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Capitalism gets a bad rap, often claimed to be the destroyer of everything good. One argument made is that capitalism creates class warfare - the rich against the poor. So-called "social crusaders," such as NOW feminists, purportedly strive to achieve income equality (even claiming income equality doesn't exist when facts prove otherwise, including proof by its own three-time board of directors member). However, as H.L. Mencken once warned, "The urge to save humanity is almost always a false front for the urge to rule."

Some claim socialism's basic premise "from each according to his ability, to each according to his need" has been thoroughly debunked, while others point to socialism that appears to work. Regardless, redistributing wealth from rich to poor via progressive income taxes continues to be one of the components of statist agendas to "combat" income inequality. Some economists claim that income inequality should be a matter of great concern. Others, like Ludwig von Mises, claim that "inequality of wealth and incomes is an essential feature of the market economy." Well, which is it? Is income inequality inherently bad, or are there circumstances where income inequality can be considered good? What measures should we use to determine if income inequality is bad? What is the source of income inequality? Is the egalitarian ideal really such a good idea?


Many people, especially academics and other intellectuals, find the phrase "good inequality" jarring because they can hardly think of any aspect of inequality as being "good". Yet a little thought makes clear that some types of economic inequality have great social value. For example, it would be hard to motivate the vast majority of individuals to exert much effort, including creative effort, if everyone had the same earnings, status, prestige, and other types of rewards. For example, many fewer individuals would engage in the hard work involved in finishing high school and going on to college if they did not expect their additional education to bring higher incomes, better health, more prestige, and better opportunities to marry.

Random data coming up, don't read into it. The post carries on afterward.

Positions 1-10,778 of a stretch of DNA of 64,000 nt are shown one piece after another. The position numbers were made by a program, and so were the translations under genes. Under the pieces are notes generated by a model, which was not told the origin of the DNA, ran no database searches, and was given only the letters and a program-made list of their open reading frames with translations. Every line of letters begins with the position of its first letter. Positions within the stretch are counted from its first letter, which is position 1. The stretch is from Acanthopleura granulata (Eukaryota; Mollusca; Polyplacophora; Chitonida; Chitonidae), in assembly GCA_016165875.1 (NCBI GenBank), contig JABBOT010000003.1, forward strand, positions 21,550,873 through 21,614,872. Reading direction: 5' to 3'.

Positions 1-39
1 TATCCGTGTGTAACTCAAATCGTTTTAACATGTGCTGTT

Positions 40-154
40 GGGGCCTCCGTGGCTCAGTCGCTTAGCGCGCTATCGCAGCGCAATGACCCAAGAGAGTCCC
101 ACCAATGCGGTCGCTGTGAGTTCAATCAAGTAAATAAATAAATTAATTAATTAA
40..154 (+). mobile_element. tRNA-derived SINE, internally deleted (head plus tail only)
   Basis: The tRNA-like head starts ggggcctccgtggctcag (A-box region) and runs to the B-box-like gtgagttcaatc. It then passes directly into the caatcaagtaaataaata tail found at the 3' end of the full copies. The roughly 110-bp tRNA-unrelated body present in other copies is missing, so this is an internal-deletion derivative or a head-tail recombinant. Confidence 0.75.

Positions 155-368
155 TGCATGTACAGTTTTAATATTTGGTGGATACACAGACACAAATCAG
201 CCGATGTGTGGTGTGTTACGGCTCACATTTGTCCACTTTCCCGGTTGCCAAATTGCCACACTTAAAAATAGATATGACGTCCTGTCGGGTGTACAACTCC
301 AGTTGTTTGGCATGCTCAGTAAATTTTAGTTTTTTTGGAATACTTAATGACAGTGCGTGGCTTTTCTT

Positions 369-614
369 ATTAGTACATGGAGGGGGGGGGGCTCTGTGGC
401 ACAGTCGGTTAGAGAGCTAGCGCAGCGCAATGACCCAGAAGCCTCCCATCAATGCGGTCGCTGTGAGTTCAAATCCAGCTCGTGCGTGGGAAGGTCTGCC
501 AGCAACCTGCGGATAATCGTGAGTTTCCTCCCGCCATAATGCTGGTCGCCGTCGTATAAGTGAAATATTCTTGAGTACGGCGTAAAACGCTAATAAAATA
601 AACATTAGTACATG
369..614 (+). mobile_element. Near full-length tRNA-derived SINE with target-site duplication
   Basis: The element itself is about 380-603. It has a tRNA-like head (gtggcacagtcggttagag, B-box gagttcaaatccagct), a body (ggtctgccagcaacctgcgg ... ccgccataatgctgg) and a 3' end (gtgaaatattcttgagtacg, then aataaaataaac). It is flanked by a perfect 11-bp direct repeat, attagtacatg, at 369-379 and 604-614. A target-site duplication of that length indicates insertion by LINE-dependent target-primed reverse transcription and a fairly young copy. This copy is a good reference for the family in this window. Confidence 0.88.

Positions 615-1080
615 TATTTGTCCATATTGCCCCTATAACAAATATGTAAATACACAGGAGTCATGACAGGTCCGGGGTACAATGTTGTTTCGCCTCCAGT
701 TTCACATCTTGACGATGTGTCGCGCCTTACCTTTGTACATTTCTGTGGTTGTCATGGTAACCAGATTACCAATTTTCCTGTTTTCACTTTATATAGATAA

On my first trip to China in 1981 I visited several factories in the Beijing area. All the employees in each factory received more or less the same pay, and they could hardly ever be fired for bad work or absenteeism. This was an extreme eqalitarian approach to compensation, and the result was that no one worked hard, even though Chinese workers have traditionally been known for their diligence and energy. The picture was more or less the same in all of the factories I visited, and there was also little difference in pay between factories. Urban China was then highly eqalitarian, but it was also extremely poor because of very low productivity. China's economic miracle has been in good measure based on allowing much greater inequality in pay and incomes to motivate greater productivity in both urban and rural areas.

Bad and Good Inequality-Becker


Original posting by Braincrave Second Life staff on Feb 11, 2011 at http://www.braincrave.com/viewblog.php?id=464

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